Instead of bare walls, commuters on the BART train and drivers cruising on San Leandro Street are presented with a striking tableau of milestones, memories and moments of genuine civic pride. Block by industrial block, AB&I is transforming its community while celebrating both local history and its own. Initial scenes in the mural depict Boscacci making ornamental castings for the city and the foundry’s work on behalf of the nation during World War II. Later images illustrate AB&I’s pride in its city and neighborhood, with iconic renderings of the Oakland Zoo, the Oakland Raiders football team, Fox Theater and the Christ of the King Cathedral at Lake Merritt. The richly detailed mural also honors team members who have worked at AB&I across its history.
Murals have long been used to celebrate achievement, highlight important issues and inspire future generations to greatness. From Michelangelo to Diego Rivera to contemporary art prankster Banksy, the mural is art in one of its most vital forms – directly engaging us in our everyday lives, sharing beauty and inviting new optimism for tomorrow. With so much value in the images, finding the right artist was paramount. Luckily for AB&I, acclaimed Bay Area painter Jean Bidwell from Castro Valley embraced the commission and embraced AB&I’s commitment to community and sustainability by including visuals celebrating the foundry’s accomplishments alongside those of the surrounding community.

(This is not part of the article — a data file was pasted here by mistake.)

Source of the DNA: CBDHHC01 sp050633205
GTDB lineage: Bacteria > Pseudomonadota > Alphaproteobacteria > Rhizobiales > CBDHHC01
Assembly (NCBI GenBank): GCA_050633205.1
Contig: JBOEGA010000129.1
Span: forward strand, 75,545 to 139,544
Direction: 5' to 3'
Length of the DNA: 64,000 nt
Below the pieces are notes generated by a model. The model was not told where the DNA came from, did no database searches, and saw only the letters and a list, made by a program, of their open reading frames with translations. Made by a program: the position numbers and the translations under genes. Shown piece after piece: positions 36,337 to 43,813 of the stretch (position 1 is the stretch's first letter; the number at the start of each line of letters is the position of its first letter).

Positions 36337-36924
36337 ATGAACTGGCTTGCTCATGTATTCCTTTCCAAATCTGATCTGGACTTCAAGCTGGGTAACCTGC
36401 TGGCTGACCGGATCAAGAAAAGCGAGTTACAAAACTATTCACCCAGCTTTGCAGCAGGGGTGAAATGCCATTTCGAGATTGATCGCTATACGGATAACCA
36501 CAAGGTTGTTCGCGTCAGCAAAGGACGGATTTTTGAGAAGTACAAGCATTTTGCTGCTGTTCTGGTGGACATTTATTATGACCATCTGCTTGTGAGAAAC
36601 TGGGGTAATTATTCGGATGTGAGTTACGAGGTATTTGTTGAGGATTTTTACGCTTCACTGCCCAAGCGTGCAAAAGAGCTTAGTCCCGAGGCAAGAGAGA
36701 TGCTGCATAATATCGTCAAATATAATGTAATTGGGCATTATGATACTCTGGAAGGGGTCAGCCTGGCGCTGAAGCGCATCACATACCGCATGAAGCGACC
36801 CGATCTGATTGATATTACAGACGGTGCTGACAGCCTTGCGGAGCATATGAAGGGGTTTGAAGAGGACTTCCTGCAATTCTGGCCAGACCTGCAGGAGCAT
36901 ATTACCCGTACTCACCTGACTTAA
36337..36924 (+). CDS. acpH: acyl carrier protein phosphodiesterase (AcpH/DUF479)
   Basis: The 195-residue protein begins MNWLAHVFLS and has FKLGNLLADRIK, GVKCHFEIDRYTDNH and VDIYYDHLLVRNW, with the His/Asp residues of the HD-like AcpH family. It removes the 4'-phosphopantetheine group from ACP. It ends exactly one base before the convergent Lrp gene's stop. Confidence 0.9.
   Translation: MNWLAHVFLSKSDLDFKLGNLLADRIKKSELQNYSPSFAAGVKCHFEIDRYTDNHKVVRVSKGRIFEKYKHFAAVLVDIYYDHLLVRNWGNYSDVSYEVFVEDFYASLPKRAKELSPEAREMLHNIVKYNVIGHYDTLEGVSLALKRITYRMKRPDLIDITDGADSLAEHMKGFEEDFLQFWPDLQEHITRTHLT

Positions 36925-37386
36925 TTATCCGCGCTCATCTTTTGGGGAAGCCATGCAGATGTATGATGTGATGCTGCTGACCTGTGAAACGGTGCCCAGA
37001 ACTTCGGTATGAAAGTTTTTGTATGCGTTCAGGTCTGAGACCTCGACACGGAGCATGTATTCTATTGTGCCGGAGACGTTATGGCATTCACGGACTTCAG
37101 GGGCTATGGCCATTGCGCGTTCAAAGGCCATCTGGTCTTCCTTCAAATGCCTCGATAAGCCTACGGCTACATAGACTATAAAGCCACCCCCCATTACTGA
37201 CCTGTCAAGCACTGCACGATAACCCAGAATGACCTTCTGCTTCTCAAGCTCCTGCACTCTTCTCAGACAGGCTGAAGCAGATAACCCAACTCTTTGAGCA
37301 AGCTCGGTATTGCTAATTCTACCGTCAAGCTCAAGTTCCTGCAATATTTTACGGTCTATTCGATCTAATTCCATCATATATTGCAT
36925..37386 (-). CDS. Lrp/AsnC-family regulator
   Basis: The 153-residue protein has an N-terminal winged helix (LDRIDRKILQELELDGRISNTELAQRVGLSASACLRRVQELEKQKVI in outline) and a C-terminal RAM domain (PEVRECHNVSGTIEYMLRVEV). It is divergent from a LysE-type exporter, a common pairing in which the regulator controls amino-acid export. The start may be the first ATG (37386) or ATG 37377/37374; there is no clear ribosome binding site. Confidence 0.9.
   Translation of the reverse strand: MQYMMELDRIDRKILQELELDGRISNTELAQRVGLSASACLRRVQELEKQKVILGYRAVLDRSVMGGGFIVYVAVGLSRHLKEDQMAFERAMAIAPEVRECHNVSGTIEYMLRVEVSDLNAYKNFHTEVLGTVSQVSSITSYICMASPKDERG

“We have a long history of social and environmental responsibility,” said Winter. “This is yet another contribution we are making to improve our community, and it’s one we hope will inspire for a long time to come.”
AB&I’s deep involvement in its community goes far beyond the pigments and personalities used in the mural. For over two decades, AB&I has made environmental concerns a top priority, investing $10 million in environmental technology and training to set an industry standard for cleanliness and environmental responsibility. Its community faces more threats than just environmental ones, which is why AB&I has also helped law enforcement get guns off of the streets by taking in over 50,000 weapons and melting them down. This provides local law enforcement a cost-free way to permanently keep guns out of the wrong hands. AB&I also gives specialized confined space rescue training to new Oakland firefighters.
There’s been a lot to celebrate in the more than 100 years since Joseph Boscacci cast his first iron in his backyard. And now, there’s an appropriately sized canvas for this story to finally be shared with the community.
We just hope that there is room enough saved on the wall so that AB&I’s future accomplishments can be artfully memorialized too!